Dir.: John Frankenheimer; Cast: Talia Shire, Robert Foxworth, Richard Dysart; USA 1979, 102 min.
US filmmaker John Frankenheimer (1930-2002), director of the original Manchurian Candidate, started out, like Sidney Lumet, directing TV fare including numerous reputable ‘Playhouse’ episodes. He never lost feel for a good newsworthy story, and Prophecy is a good example with its focus on environmental issues.
Written by David Seltzer (The Omen), Prophecy takes place near Maine, where strange findings are reported in the river Ossipee. Considering, the Flint Water Crisis in Michigan went on from 2014 to 2019, Seltzer’s script is very much ahead of its time.
Doctor Robert Verne (Foxworth) and wife Maggie (Shire) are working in Washington DC, and hope that a holiday in Maine might take their minds off the polluted capital. But soon they are witnessing strange incidents in the river Ossippee, near the paper mill run by Bethel Isley (Dysart). Babies are being born with physical defects, people are walking around in a drunken stupor even though they have not consumed a drop of alcohol, and in the local river salmon and tadpoles are growing to monstrous proportions, while on dry land racoon are running riot.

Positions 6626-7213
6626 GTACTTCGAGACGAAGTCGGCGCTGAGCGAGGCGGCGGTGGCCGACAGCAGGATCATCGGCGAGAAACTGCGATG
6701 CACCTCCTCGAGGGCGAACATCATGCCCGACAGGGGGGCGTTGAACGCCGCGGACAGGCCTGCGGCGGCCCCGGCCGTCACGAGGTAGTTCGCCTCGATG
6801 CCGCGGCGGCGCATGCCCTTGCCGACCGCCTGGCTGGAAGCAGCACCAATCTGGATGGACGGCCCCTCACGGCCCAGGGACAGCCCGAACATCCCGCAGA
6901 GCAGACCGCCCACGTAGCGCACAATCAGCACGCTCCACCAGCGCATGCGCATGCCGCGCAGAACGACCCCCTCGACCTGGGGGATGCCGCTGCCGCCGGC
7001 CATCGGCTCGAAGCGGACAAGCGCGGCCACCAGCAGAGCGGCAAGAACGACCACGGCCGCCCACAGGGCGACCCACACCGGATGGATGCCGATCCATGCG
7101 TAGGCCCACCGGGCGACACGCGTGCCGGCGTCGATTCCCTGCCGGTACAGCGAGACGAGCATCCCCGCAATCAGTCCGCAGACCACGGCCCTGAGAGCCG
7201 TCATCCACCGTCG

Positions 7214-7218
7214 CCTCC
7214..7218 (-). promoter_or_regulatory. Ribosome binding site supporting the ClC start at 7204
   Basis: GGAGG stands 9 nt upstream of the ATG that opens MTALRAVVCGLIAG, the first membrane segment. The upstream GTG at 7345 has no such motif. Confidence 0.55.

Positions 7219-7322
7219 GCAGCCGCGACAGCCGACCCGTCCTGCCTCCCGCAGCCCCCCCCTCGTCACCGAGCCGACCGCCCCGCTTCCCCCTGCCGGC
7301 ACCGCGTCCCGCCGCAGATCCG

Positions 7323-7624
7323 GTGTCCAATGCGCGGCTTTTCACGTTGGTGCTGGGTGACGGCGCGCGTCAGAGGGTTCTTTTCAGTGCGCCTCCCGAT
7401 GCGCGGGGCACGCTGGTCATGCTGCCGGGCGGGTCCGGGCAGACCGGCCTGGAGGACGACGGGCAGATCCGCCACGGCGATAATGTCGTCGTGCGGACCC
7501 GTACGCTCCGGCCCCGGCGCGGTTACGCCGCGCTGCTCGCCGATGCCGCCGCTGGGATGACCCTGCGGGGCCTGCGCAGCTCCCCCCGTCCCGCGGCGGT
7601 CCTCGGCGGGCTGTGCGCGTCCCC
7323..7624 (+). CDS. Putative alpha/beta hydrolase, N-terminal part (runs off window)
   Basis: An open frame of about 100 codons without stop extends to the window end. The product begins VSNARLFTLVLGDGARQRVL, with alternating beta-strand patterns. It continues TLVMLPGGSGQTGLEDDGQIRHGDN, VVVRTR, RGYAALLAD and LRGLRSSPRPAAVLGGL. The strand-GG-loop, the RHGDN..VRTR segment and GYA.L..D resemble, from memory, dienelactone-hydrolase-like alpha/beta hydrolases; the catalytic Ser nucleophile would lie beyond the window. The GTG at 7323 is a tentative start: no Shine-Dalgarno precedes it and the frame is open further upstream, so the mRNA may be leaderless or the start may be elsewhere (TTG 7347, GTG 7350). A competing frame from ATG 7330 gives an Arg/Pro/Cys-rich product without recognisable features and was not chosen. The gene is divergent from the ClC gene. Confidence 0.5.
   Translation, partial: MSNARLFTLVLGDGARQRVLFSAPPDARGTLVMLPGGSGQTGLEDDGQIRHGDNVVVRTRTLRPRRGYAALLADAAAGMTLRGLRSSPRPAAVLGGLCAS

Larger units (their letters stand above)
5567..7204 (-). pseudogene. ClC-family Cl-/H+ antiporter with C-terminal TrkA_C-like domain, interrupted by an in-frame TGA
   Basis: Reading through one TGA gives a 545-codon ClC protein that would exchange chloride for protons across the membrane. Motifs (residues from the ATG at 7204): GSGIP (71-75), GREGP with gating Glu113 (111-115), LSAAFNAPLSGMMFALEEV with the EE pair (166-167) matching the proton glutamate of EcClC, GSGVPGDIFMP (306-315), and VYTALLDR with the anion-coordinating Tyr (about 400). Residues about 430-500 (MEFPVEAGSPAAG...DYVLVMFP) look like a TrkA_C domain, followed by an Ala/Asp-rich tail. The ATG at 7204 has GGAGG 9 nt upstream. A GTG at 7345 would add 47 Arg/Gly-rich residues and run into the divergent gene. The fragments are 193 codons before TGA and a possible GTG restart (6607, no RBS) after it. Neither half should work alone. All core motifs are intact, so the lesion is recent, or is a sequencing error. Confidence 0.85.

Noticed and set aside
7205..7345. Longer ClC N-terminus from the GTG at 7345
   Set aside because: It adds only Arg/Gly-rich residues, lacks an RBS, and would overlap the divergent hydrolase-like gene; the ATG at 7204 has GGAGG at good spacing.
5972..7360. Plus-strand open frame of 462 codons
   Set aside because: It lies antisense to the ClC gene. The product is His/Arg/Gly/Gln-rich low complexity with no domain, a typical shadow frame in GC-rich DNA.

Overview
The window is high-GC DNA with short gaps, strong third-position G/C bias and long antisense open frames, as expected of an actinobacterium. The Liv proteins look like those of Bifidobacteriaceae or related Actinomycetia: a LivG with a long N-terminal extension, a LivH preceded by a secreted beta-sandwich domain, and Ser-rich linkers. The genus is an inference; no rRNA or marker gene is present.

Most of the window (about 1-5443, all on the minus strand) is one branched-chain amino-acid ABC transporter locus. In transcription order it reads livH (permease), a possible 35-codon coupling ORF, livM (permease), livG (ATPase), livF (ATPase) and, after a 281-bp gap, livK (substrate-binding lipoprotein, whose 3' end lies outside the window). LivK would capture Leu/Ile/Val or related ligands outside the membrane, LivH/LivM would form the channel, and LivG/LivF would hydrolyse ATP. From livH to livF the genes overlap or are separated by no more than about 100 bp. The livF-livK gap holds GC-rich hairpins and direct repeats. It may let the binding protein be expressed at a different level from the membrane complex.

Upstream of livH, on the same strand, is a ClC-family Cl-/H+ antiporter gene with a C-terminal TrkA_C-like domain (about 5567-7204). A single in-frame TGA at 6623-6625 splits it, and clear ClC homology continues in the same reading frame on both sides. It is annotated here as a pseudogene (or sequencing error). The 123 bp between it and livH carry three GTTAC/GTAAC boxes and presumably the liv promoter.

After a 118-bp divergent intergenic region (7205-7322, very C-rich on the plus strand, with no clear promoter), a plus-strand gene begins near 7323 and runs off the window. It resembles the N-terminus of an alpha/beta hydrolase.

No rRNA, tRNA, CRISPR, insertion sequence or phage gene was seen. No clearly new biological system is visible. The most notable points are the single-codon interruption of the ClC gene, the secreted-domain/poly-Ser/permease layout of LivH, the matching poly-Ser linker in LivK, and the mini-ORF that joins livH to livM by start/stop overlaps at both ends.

When a group of lumberjacks go missing, Isley blames the indigenous population, who in turn claim that the Katahdin, a Sasquatch monster, is responsible for the mysterious happenings. Maggie, who is pregnant, but has not told Robert, grows increasingly nervous – she has eaten fish caught in the vicinity. But worse is to come in the shape of an enormous bear with diseased skin that causes total mayhem for all concerned.
Bad timing saw Prophecy premiering only a few weeks before Alien, and Ridley’s Scott’s monsters were very far superior to the giant bear. DoP Harry Stradling jun. (Convoy, Little Big Man) is on fine form, and the mixture of conspiracy and horror is a potent brew. When the survivors leave the scene, a bear cub is left behind – but unlike Alien, a sequel to Frankenheimer’s outing never saw the light of day. AS
OUT ON BLURAY courtesy of Eureka Classics